Two friends and colleagues of mine (Carl McDaniel and David Borton) recently worked together to figure out why a solar water heating system required so much electricity to provide the modest amount of hot water used in one of their homes. After conducting a careful study that involved the solar water heating system’s installer, it was concluded that using just an on-demand water heating system was far more cost effective.
The installation and study were done at McDaniel's home (Trail Magic) in Oberlin, OH (pictured to left) with a climate very similar to ours (Both in Zone 5A per 2009 IECC, 6497 HDD vs. 6680 HDD for Albany, NY, and percent of sunshine 49% vs. 53%). Electric costs are more varied, with electricity costing $0.10/kWh in Oberlin and about $0.165/kWh in our area. While the authors were very careful not to make general assertions, it seems to me that we should consider this information carefully before investing in solar domestic hot water in our Region.
Below in Resources, you can download a full copy of the study, “Evacuated Tube Solar Hot Water Systems Are Not Energy Efficient or Cost Effective for Domestic Hot Water Heating in the Northeastern U.S. Climate.”
Here is a summary of the article:
Domestic hot water was preheated with an AP-30 evacuated tube system and preheated water was stored in 80 gallon tank before being warmed to 111˚ F, if needed, by a Bosch RP17PT on demand electric heater. Over a 6 month period the following were measured: 1) incoming water temperature, 2) the kWh to pump fluids in evacuated tube system, 3) the kWh to heat water by on demand heater, and 4) the gallons of hot water used. These data were analyzed to establish that sunshine provided ~8% of the energy to heat the hot water used annually.
Less than 1% of the annual solar heat energy harvested by evacuated tube system was in hot water used: ~9,000,000 BTUs harvested; ~81,000 BTUs used. This 2 person household annually uses ~3,000 gallons hot water while the average 2 person-household uses 9,000 gallons. Even at this higher hot water consumption only a small fraction of the harvested solar BTUs would be used.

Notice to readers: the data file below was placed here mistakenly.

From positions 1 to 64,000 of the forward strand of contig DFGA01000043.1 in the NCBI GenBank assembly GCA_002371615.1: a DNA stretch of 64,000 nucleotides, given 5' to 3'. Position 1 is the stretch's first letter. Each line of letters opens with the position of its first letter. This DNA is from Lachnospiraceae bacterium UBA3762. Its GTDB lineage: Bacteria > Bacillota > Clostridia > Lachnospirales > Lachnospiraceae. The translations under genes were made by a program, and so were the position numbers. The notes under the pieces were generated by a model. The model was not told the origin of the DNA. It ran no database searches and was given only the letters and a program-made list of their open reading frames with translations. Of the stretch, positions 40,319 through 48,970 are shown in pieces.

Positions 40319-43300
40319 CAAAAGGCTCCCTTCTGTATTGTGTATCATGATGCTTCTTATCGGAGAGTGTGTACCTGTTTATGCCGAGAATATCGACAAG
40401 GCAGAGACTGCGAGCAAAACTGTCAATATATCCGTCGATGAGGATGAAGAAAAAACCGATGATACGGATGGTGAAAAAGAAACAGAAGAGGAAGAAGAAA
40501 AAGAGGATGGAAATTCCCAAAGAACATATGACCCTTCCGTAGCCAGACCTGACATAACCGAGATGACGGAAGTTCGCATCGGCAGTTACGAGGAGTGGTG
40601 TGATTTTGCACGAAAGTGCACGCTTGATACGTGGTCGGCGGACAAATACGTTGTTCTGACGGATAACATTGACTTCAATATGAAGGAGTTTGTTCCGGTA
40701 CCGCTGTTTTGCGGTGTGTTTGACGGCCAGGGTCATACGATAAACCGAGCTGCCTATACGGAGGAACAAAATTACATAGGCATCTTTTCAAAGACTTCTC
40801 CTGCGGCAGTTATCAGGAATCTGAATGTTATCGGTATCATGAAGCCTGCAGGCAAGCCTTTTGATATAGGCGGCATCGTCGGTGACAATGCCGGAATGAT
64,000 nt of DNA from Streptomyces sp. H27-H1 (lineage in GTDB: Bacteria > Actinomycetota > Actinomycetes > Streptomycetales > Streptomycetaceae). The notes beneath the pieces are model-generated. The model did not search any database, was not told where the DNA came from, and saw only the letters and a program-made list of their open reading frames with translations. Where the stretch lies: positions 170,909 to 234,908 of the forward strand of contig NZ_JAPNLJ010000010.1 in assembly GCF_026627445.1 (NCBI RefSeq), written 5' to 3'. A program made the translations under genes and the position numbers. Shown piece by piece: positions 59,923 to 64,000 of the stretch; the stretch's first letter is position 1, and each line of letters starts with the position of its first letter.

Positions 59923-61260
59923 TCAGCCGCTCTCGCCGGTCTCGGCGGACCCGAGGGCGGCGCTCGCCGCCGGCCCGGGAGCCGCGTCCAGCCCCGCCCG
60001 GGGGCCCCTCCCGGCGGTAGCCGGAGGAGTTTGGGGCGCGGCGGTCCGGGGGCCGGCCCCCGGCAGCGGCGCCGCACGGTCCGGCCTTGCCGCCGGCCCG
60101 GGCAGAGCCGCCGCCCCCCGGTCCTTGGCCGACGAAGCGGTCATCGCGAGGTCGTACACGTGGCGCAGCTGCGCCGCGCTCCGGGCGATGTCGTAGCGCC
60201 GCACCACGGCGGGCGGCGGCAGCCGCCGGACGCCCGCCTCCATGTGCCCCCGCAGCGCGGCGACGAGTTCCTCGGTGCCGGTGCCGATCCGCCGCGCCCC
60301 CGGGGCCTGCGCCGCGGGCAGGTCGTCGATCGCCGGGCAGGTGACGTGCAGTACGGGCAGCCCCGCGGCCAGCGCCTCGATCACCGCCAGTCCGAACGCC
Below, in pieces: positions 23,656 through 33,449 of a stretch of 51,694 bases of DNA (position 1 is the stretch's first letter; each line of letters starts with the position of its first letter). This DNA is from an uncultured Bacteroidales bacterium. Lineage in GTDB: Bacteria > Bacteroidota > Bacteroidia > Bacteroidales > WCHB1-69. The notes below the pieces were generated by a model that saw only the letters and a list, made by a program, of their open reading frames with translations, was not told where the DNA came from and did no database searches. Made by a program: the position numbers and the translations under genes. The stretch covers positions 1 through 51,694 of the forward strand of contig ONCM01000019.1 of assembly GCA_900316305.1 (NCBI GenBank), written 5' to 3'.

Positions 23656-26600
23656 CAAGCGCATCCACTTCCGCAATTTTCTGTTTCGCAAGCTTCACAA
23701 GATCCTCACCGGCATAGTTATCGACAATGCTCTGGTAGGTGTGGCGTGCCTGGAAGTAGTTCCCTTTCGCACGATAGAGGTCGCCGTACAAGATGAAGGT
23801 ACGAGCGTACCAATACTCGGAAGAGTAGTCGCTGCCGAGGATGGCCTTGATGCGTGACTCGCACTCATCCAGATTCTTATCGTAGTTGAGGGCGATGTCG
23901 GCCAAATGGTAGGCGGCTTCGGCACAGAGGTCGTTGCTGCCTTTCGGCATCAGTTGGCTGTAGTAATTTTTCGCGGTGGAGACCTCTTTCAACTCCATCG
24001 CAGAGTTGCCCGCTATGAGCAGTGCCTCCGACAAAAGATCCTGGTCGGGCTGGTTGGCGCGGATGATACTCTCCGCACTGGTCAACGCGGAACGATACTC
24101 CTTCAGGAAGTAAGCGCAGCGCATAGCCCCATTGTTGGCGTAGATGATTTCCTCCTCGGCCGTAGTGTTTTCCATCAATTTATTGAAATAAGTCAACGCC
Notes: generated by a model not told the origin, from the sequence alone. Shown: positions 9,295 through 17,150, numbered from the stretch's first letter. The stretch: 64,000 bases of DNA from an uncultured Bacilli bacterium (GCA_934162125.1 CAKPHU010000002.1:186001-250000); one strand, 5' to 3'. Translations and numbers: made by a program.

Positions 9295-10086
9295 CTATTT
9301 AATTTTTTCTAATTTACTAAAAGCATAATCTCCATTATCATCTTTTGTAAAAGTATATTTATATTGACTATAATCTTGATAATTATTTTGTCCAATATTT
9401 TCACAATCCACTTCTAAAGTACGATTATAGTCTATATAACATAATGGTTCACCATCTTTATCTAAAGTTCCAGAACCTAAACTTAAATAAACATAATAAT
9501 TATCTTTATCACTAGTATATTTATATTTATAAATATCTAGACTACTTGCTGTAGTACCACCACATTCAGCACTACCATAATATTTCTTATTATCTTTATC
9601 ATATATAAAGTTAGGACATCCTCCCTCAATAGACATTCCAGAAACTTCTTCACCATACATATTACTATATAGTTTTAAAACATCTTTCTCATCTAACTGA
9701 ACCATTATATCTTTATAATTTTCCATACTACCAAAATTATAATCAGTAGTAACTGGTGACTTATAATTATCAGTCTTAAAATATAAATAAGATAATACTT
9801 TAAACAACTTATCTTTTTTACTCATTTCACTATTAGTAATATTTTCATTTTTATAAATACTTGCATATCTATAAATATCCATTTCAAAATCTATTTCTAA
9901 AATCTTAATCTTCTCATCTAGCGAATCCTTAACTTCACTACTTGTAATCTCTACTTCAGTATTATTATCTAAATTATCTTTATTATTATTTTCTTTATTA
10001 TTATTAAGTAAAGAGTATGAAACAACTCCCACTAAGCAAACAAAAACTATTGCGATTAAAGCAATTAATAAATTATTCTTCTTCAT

The evacuated tube system cost, $6,589; the on demand heater cost, $499, not including cost of wiring. With the evacuated tube system saving 30 kWh or ~$3.00/year, it was a very poor in-vestment economically and equally ineffective for reducing carbon emissions.
The evacuated tube system was removed after two years. Data collected over a 3 month period indicated that heating water to 111˚ F with the on demand heater used 0.12 kWh/gallon. With an annual use of 3,000 gallons, the electrical energy required to warm water with the on demand heater is estimated to be 360 kWh annually or ~$36.00.
Howard Stoner is a retired math professor, gardener and lives in a home retrofitted for energy efficiency. He is interested in doing things by hand, the use and care of hand tools: crosscut saws, harvesting scythes, grain threshers, grinders, rollers, etc.
Editors Note: The authors are careful not to generalize the specific study to all installations; however, even so this is contrary to my way of thinking. If the article had not be written by two well respected scientists I would not have published it, without much further investigation. We need to make good decisions, based on science and specific reasons. The McDaniel-Borton study is a step in that direction. Please comment and provide your input on this interesting and important subject. Dan Gibson.